In Portsall, a fishing village of 1,200 located on a knob of France
that juts into the North Atlantic, people awoke on March 17, 1978, to
find one of the biggest ships in the world wrecked and broken on the
rocks off their beach, and a black tide rolling in.
During the next two weeks, as it slowly sank, the Amoco Cadiz spilled 65
million gallons of Arabian and Iranian crude oil into the sea off the
French coast. Eventually it spread, thinning to a slick that moved 200
miles east, blackening the white sands and rocky shores of 100 coastal
communities. But on that first day, so much oil was dumped so quickly
and so close to shore that when the tide came in at Portsall,
petroleum, not water, filled the harbor.
years after the worst tanker grounding in history, the owners of the
Amoco Cadiz have paid not one penny in damages to anyone. The case is
still in litigation in Chicago and seems doomed to remain in federal
court for several more years.
Machines fail, and so do men. From a victim's point of view, the 1978
wreck of the Amoco Cadiz, still the largest grounding disaster in
history, is an example.
Cadiz was one of four VLCCs (very large crude carriers) built for Amoco
in the early 1970s by Astilleros Espanoles ancient and respected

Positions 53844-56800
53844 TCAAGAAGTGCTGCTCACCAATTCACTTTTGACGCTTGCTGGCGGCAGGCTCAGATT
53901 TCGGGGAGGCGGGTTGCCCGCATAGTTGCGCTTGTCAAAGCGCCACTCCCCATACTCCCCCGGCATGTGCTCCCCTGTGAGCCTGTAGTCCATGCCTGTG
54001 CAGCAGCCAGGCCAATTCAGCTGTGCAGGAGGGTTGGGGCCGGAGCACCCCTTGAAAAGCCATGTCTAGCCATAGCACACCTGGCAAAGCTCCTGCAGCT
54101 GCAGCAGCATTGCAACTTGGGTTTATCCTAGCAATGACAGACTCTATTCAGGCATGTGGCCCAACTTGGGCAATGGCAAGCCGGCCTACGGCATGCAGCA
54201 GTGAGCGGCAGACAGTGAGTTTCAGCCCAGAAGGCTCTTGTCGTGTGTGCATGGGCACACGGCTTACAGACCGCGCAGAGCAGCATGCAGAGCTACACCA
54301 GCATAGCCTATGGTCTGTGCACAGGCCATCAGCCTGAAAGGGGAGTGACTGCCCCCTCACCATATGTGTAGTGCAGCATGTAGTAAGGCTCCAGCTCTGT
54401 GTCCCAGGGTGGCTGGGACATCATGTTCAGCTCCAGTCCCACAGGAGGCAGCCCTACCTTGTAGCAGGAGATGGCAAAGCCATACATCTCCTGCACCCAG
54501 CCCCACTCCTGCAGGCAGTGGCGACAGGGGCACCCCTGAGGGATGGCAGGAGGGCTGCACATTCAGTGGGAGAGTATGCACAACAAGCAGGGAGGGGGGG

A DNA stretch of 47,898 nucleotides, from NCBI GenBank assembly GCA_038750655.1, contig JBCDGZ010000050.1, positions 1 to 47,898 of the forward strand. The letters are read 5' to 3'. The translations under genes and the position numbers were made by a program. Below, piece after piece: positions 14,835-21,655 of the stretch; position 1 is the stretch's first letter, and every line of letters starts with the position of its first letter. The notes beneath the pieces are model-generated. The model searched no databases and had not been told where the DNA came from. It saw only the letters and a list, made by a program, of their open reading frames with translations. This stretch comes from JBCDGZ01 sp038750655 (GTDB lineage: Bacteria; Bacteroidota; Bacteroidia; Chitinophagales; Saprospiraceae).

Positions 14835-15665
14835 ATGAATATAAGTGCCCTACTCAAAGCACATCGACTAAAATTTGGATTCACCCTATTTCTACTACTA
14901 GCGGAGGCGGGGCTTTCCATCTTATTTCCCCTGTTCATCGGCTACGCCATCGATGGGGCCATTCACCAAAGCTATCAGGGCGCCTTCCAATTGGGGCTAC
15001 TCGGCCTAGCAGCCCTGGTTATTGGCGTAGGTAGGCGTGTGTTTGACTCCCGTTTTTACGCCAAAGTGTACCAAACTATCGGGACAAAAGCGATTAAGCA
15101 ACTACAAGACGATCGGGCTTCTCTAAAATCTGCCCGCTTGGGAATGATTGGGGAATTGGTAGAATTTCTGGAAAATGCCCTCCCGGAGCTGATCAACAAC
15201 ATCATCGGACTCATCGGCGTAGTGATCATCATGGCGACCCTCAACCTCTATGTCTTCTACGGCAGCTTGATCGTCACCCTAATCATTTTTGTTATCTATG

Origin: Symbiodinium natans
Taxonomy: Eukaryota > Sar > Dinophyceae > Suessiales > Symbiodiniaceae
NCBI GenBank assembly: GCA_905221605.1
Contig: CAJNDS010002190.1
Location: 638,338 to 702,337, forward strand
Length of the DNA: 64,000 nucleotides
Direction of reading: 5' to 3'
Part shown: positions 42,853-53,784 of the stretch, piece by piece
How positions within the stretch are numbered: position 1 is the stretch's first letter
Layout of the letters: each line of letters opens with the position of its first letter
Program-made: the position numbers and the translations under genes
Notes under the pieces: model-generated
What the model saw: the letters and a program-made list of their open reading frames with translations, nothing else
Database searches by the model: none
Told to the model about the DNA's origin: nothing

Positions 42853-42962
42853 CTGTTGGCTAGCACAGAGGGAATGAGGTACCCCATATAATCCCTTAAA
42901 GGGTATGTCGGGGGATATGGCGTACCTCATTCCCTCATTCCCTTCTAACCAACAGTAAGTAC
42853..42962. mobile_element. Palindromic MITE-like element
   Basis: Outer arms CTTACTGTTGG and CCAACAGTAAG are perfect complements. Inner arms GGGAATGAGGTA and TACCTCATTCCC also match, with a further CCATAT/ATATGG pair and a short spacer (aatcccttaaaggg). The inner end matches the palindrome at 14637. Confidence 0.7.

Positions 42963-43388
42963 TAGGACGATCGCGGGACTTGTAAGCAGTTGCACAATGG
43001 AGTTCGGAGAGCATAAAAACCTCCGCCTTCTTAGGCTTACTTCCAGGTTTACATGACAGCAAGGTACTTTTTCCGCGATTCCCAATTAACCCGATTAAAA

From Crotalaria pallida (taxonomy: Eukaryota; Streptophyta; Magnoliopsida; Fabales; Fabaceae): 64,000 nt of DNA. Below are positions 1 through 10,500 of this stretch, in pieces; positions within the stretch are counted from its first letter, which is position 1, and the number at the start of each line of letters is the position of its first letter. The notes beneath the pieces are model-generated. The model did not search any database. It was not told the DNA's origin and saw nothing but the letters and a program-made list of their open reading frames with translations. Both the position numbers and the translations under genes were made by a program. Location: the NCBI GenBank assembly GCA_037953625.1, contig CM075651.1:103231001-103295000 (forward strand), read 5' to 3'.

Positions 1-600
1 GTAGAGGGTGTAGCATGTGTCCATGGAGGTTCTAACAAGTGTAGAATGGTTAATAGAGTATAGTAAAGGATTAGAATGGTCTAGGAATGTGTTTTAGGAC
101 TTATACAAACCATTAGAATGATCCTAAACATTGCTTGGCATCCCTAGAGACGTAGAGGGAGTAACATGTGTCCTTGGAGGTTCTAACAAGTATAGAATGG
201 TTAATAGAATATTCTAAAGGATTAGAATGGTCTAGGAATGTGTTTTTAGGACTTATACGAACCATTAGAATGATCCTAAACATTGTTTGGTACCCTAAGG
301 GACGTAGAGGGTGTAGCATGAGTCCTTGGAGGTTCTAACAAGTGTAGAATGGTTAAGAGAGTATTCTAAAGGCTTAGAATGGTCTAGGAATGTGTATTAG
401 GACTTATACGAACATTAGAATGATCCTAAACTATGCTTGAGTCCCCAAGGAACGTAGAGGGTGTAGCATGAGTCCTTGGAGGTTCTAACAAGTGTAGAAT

shipwrights who 500 years earlier built the Nina, the Pinta and the
Santa Maria. At 1,095 feet, the Cadiz was 108 feet longer the Exxon Valdez.
March 1978, two of the giant tankers were being used by Amoco to ferry
its own oil around the world and two were leased out to other oil
companies. The Cadiz was on longterm lease to Shell Oil.
For Capt. Pasquale Bardari and his crew of 40, March 16 was the last day of
a sixweek voyage with a full load of crude oil from the Persian Gulf.
Their trip took them down the west coast of Africa, around the Horn and
up the Atlantic coast en route to the Netherlands, with a stop first in England.
Bardari, 35, had served on Amoco vessels since 1970, overcoming a series of
unsatisfactory evaluations to eventually become a captain in 1975. This
was his first trip in charge of the Cadiz.
Galeforce winds and seas rough enough to bounce around 233,000 tons of steel
pounded the tanker as it reached the northwestern tip of France and
made a right turn into the English Channel, one of the busiest shipping
routes in the world. In his book "Superwreck," author Rudi Chelminski
estimated that "something like a billion tons of merchandise a year, or
a quarter of the world's circulation of goods," pass through the
English Channel, including 300 million gallons of crude oil a day.
To promote safety, the Channel has a lane system similar to the one in
Valdez: an "in" lane, an "out" lane and a noman's lane between. For
reasons that have never been fully explained, the Amoco Cadiz was
outside the inlane boundary that morning, far to the right, toward
France. Bardari said later he moved right to avoid a small tanker
coming out of the Channel in the wrong lane, an incident no one else on
board remembered, according to Chelminski. Bardari also said one of the
crew made a navigation error.
Whatever the reasons, it was a bad time to be in the wrong place.
At 9:45 a.m., as enormous waves pounded the ship,
washing over the decks, and winds gusted at 40 miles per hour,